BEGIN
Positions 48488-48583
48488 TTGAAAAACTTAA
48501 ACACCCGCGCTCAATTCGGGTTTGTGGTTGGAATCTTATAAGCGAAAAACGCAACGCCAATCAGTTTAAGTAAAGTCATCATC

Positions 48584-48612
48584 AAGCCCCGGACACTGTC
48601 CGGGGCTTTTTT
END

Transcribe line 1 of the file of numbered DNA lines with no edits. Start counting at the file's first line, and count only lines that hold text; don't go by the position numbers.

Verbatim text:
Positions 48488-48583